Families Of Men Killed Or Wounded By Dallas Police Seek Federal Probe


The families of several men killed or wounded by Dallas police officers lambasted the department for what they said was a pattern of excessive force, civil rights violations and police brutality, reports the Dallas Morning News. The newly formed Mothers Against Police Brutality held a news conference at City Hall where they called for a U.S. Justice Department investigation of the Dallas Police Department's deadly force practices. “It is not a black problem,” said Collette Flanagan, whose son Clinton Allen was fatally shot this year by a Dallas officer. “It is not a Hispanic problem. It's not a poor people's problem. It is our problem.”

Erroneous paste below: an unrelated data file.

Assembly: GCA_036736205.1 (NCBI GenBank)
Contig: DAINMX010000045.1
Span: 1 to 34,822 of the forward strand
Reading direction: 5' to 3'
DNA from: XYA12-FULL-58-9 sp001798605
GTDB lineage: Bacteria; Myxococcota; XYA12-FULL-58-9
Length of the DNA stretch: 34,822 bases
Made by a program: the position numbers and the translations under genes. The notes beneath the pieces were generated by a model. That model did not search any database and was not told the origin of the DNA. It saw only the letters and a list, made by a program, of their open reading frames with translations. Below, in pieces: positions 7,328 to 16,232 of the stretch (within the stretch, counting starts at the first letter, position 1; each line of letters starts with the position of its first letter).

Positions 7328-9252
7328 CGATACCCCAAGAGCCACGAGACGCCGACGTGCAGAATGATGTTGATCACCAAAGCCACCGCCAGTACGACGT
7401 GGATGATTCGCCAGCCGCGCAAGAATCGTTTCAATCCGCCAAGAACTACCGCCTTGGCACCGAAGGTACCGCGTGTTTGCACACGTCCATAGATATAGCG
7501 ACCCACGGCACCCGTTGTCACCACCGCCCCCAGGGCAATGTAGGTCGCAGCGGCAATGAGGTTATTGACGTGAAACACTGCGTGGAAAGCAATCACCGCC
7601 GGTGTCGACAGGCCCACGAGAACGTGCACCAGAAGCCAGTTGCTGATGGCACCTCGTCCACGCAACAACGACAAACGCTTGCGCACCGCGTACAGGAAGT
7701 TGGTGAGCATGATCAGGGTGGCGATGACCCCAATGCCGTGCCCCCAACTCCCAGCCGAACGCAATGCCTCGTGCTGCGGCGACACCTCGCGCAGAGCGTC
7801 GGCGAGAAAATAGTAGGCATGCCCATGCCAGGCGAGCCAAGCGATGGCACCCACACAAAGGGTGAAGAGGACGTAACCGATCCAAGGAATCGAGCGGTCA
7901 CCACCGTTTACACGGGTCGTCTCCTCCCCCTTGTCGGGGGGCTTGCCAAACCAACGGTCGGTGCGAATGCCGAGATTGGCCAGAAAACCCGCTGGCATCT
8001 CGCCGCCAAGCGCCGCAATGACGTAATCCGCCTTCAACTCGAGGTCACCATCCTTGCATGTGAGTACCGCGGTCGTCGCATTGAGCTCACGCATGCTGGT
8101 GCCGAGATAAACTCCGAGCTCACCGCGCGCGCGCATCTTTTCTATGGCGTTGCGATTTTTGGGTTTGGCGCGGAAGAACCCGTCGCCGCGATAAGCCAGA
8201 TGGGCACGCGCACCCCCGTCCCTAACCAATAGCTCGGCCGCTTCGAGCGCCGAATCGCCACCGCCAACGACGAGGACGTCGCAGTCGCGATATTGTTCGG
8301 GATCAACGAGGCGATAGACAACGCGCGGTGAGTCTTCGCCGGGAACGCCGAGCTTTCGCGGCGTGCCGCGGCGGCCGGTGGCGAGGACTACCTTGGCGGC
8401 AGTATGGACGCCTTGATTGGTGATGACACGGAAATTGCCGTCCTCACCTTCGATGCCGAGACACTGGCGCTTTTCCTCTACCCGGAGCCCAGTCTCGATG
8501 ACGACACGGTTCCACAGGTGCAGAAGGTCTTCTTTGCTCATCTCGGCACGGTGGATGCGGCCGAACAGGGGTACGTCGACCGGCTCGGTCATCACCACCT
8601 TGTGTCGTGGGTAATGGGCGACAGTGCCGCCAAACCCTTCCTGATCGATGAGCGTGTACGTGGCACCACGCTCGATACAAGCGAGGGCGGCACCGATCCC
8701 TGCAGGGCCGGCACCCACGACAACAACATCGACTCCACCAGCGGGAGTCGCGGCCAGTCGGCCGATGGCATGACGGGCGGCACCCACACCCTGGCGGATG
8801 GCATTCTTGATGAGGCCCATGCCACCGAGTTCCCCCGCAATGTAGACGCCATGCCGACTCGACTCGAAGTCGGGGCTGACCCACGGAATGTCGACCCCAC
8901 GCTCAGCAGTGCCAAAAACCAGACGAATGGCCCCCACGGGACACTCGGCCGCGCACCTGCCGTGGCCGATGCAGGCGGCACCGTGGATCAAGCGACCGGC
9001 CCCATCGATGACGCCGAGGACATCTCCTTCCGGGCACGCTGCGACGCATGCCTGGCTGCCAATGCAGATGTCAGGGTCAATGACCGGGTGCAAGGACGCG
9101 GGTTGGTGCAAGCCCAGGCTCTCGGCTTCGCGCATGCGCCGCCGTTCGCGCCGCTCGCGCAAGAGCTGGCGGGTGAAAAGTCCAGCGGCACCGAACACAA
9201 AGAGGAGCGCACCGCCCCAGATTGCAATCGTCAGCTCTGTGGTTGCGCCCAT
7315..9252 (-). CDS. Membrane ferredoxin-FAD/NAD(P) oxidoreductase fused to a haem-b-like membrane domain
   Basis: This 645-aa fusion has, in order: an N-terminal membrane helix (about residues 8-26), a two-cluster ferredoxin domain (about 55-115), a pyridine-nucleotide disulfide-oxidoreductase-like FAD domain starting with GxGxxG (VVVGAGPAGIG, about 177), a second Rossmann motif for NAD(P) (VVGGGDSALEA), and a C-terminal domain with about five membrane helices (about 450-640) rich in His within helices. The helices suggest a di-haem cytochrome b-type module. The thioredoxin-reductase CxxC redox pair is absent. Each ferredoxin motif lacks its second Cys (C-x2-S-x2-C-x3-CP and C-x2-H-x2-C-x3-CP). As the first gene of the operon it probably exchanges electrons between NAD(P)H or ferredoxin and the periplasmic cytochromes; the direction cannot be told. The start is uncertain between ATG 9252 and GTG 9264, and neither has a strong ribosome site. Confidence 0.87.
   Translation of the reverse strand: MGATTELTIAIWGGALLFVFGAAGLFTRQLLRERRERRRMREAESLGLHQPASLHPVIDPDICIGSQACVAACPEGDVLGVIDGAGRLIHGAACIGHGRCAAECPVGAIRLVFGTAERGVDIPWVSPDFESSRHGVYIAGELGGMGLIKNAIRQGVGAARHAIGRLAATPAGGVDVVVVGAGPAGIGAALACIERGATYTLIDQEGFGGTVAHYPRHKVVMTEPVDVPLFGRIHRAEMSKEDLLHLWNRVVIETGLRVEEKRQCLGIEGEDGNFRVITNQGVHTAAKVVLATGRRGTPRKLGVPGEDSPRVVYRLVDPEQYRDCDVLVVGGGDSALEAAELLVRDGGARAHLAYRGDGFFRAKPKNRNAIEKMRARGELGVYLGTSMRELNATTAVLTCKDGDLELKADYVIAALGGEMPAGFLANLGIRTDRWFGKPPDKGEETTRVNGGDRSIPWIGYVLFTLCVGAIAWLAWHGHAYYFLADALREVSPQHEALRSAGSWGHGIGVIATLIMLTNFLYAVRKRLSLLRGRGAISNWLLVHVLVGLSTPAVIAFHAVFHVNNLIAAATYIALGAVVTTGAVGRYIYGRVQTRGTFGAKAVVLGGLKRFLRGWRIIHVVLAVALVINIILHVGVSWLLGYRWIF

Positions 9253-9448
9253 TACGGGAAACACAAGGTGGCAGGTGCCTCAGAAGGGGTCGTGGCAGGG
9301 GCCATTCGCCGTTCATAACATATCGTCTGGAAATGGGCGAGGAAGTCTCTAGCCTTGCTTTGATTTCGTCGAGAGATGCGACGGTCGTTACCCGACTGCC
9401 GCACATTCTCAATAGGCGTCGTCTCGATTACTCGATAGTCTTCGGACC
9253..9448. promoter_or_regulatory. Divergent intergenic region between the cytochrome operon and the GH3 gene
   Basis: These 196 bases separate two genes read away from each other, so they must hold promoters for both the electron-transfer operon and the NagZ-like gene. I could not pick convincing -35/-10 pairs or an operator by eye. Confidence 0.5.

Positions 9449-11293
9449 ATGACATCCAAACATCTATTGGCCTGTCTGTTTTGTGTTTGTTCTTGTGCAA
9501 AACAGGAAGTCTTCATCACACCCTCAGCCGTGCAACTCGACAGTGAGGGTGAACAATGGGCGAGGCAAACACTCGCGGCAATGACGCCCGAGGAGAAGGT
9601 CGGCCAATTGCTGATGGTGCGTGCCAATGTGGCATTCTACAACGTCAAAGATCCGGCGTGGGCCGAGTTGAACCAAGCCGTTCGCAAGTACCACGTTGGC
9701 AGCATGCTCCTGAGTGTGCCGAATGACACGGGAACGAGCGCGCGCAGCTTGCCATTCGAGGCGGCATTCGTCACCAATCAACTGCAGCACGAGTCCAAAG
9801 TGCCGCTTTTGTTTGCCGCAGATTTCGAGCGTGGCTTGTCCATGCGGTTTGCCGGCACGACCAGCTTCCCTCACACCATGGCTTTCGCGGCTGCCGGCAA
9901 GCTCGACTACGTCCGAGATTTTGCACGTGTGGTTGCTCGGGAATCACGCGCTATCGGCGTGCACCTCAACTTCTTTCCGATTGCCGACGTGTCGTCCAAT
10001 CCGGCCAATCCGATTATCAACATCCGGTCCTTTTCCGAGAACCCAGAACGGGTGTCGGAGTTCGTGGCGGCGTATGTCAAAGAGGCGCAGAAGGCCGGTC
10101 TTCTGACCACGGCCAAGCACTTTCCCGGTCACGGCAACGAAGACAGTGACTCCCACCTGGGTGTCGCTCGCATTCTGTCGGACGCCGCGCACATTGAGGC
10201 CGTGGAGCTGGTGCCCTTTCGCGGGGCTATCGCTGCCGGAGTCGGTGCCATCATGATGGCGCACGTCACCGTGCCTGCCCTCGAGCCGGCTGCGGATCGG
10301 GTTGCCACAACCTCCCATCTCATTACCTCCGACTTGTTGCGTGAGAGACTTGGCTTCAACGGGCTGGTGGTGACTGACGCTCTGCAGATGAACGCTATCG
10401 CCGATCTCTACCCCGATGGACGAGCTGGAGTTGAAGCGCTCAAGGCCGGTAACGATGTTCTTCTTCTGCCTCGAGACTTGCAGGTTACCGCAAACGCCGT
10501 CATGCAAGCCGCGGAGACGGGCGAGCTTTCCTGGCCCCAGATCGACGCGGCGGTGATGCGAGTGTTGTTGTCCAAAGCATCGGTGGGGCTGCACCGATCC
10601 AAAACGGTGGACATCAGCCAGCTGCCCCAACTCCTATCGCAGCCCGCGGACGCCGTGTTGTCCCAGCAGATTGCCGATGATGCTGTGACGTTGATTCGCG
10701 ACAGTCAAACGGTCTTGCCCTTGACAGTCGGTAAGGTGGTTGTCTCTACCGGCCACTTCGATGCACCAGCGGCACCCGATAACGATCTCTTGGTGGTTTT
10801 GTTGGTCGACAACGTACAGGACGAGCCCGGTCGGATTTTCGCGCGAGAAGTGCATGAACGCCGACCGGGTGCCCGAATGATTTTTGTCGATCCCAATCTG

The department says 70 percent of the 57 people killed by Dallas police officers from 2003 to date were ethnic minorities. Six people have died in shootings involving officers this year. Injuries to officers by suspects have spiked in the last four years. So far this year, officers have suffered 58 such injuries, more than twice the 27 injuries in 2009. The group's news conference came three days after Monday's questionable shooting of a carjacking suspect by a Dallas officer. A witness has said the suspect had his hands up when the officer shot him. Police Chief David Brown now allows officers to take 72 hours before giving detectives an official statement on use of force incidents. “You should not need 72 hours to tell somebody what happened,” said Daryl Washington, an attorney representing Flanagan.

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